Greetings from the Department Head
Marriage and Family Therapists are the difference that make a difference.
Hello, I am Dr. Kate Warner,
Welcome to the discipline of Marriage and Family Therapy. MFT is a clinical field, perhaps the only one of the mental health disciplines in which your training focuses specifically on teaching you to facilitate change.
Today's family therapists are employed in an array of settings, including public and private businesses, mental health agencies, schools, hospitals, medical family therapy offices, clinics, geriatrics, police departments, the court system, the Veterans Administration, prisons, health maintenance organizations (HMOs), home-based therapy private practice, and many more. It might interest you to know that a 2016 US News ranking of best jobs placed MFT's third in the Best Social Services category, and according to a 2012 ranking of the 100 "Best Jobs" by CNN Money, working as a Marriage and Family Therapist is the 42 best job in America. This ranking is higher than several other mental health professions, including clinical psychologists (ranked 55), psychiatrist (ranked 78), and psychiatric nurses (ranked 85). The article estimates that the MFT profession currently has 36,000 jobs, a growth rate of 41.2%, and that its top earners are making around $120,000 annually. In addition, the article notes that the "grades" that MFT's give the quality of their professional lives are "A" in "benefit to society," "B's" for "flexibility," and personal satisfaction," and "C" in "low stress."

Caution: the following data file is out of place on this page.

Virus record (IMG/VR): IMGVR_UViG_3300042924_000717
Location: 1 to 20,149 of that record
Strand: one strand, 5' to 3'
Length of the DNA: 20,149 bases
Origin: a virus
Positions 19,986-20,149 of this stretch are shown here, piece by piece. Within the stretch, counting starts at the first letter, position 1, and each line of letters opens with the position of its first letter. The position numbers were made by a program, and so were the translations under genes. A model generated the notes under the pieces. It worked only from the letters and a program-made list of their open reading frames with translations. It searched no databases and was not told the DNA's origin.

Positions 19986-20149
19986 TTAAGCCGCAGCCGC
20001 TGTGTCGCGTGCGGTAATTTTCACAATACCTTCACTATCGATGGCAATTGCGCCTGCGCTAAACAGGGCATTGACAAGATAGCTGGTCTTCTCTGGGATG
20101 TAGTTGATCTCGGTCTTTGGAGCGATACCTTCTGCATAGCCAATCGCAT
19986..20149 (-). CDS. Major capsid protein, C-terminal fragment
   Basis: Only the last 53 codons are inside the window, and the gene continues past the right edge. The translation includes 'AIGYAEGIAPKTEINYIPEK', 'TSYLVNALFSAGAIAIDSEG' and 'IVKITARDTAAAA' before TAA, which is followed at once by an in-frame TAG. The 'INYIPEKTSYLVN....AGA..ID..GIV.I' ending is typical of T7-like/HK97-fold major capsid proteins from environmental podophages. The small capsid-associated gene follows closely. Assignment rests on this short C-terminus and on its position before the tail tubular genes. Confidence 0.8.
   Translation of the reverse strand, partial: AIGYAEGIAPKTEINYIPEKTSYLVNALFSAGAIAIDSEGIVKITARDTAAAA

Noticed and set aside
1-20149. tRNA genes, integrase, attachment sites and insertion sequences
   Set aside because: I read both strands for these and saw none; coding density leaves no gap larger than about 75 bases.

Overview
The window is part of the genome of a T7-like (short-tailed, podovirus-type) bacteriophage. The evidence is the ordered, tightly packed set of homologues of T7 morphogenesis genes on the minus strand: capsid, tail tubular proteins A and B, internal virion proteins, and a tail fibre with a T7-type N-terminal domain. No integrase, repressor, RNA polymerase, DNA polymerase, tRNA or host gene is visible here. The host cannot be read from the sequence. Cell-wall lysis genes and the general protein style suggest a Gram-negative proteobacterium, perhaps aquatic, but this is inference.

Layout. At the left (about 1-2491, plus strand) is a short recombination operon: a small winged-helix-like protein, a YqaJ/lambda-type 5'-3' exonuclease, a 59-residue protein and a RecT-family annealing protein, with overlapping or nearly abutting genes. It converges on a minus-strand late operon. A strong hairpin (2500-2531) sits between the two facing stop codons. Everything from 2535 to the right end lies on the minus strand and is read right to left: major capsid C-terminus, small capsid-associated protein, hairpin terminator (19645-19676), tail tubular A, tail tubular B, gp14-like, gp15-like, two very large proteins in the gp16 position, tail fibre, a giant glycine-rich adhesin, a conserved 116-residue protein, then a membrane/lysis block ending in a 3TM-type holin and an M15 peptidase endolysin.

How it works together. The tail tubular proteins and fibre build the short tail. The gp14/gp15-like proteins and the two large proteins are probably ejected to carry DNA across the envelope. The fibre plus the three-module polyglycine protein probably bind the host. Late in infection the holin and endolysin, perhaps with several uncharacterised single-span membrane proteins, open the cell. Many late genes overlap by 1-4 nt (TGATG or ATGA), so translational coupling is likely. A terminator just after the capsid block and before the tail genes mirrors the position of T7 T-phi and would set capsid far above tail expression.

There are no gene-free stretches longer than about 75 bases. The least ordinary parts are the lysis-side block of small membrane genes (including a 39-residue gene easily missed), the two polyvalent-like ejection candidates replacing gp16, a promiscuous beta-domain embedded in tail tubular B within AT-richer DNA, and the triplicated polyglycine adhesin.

So welcome to VSU's vibrant and growing Marriage and Family Therapy Program and learning the art and science of change! Come join us and learn to do what Family Therapists know how to do!
MFT Program faculty members are Clinical Fellows with the American Association for Marriage and Family Therapy (AAMFT). The MFT Program is accredited by the Commission on Accreditation for Marriage and Family Therapy Training and Education (COAMFTE).
The Marriage and Family Therapy program is committed to the principle that in no aspect shall there be differences in the treatment of persons because of age, race, culture, national origin, gender, religion, sexual orientation, social class, or disability, and that equal opportunity and access to facilities shall be available to all.